Kitchen, Insights, Restaurant Management

Why Do Avocados Get So Expensive in Late August?

October 8, 2021

Avocados get so expensive in late August.

They’re an incredibly versatile ingredient that has become a staple in many traditional and fusion culinary styles. From guacamole and avocado fries to sushi and smoothies, it’s unsurprising they’re such a hot commodity. But like any other consumer good, it’s affected by the economic principles of supply and demand.

So, why do prices skyrocket from late August into fall? We did a deep dive into BevSpot food account data to see what trends we could find with avocado prices in 2021.

Using data from orders and invoices entered into BevSpot, we’ve charted the average price per avocado (in blue) as well as the relative order volume (in orange) on a logarithmic scale. This shows a correlation between demand and price, and supply from growers.

Avocado data

The first thing you’ll notice is a 30% jump in average price per unit paired with a proportional decrease in order volume after August 8th. Fortunately, kitchen managers using BevSpot’s Price Tracker report can keep on top of data like this to maintain profitability.

So, why do avocado prices increase so dramatically throughout August and September?

 

Avocado Economics

Contrary to popular perception, California is far from the market leader in volume for the U.S. market. According to the California Avocado Commission, Mexico accounts for over 77% of the avocado market, year to date at the time of this deep dive. California trails with about 11%, Peru is just shy of 8.5%, and all other growers total 3.5%.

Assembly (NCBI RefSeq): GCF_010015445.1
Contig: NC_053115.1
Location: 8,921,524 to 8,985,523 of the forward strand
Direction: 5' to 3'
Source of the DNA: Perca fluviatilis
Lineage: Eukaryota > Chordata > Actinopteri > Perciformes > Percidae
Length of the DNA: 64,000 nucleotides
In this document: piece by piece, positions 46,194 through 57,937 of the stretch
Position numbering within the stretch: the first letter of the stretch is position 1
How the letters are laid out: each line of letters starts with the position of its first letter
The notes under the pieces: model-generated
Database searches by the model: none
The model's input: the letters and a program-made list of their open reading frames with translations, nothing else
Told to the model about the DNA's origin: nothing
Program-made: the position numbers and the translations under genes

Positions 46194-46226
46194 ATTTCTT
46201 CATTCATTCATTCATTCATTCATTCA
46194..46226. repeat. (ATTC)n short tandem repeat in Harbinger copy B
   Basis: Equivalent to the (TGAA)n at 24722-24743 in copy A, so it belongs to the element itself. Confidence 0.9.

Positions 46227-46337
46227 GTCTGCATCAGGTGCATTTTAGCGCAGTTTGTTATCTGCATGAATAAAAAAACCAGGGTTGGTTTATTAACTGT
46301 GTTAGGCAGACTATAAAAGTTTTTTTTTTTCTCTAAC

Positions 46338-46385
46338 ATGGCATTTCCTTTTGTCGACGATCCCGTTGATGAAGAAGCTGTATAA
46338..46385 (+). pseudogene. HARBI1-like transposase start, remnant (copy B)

These top producers have naturally staggered growing seasons, and that helps keep avocados available to U.S. restaurants and consumers year-round.

  • Mexico has fluctuating seasons. The primary season falls between October and February. Supply becomes more limited from March to May, with their off-season of June to September gradually dwindling in production.
  • California’s peak season ranges from late April through mid-August. There is limited supply produced outside of that season.
  • Peru’s season falls between April and June.

This leaves a period during August and September where the top three producers have reduced output leaving a seasonal demand vacuum. High demand with low supply means higher prices.

 

What does this mean for U.S. restaurants and consumers?

Demand vacuums like this demonstrate the importance of tracking the cost of goods used in your recipes. If your restaurant or bar does not have a good system in place to track fluctuations and drive profitability, please reach out to one of BevSpot’s representatives.

How much did you last pay for avocados? Leave a comment below.

 

 

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